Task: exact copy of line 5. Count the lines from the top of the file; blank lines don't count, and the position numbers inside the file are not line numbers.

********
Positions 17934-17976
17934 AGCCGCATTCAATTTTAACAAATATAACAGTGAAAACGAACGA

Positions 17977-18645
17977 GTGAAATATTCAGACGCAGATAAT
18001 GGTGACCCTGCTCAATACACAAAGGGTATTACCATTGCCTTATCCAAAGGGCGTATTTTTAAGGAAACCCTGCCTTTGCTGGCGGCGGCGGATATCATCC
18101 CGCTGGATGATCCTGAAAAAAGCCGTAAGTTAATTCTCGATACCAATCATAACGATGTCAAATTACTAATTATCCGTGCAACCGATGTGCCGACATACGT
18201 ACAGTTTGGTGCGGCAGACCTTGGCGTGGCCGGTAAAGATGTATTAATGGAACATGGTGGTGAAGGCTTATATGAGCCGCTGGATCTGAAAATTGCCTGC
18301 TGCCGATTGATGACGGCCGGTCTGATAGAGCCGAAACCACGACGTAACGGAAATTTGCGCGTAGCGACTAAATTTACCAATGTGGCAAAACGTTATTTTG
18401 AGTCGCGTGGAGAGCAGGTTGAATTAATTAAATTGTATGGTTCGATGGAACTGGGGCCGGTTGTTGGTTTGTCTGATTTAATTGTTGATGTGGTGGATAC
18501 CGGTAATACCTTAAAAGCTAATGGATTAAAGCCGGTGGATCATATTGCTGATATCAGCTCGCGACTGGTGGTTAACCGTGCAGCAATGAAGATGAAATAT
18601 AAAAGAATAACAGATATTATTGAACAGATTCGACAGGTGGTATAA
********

18001 GGTGACCCTGCTCAATACACAAAGGGTATTACCATTGCCTTATCCAAAGGGCGTATTTTTAAGGAAACCCTGCCTTTGCTGGCGGCGGCGGATATCATCC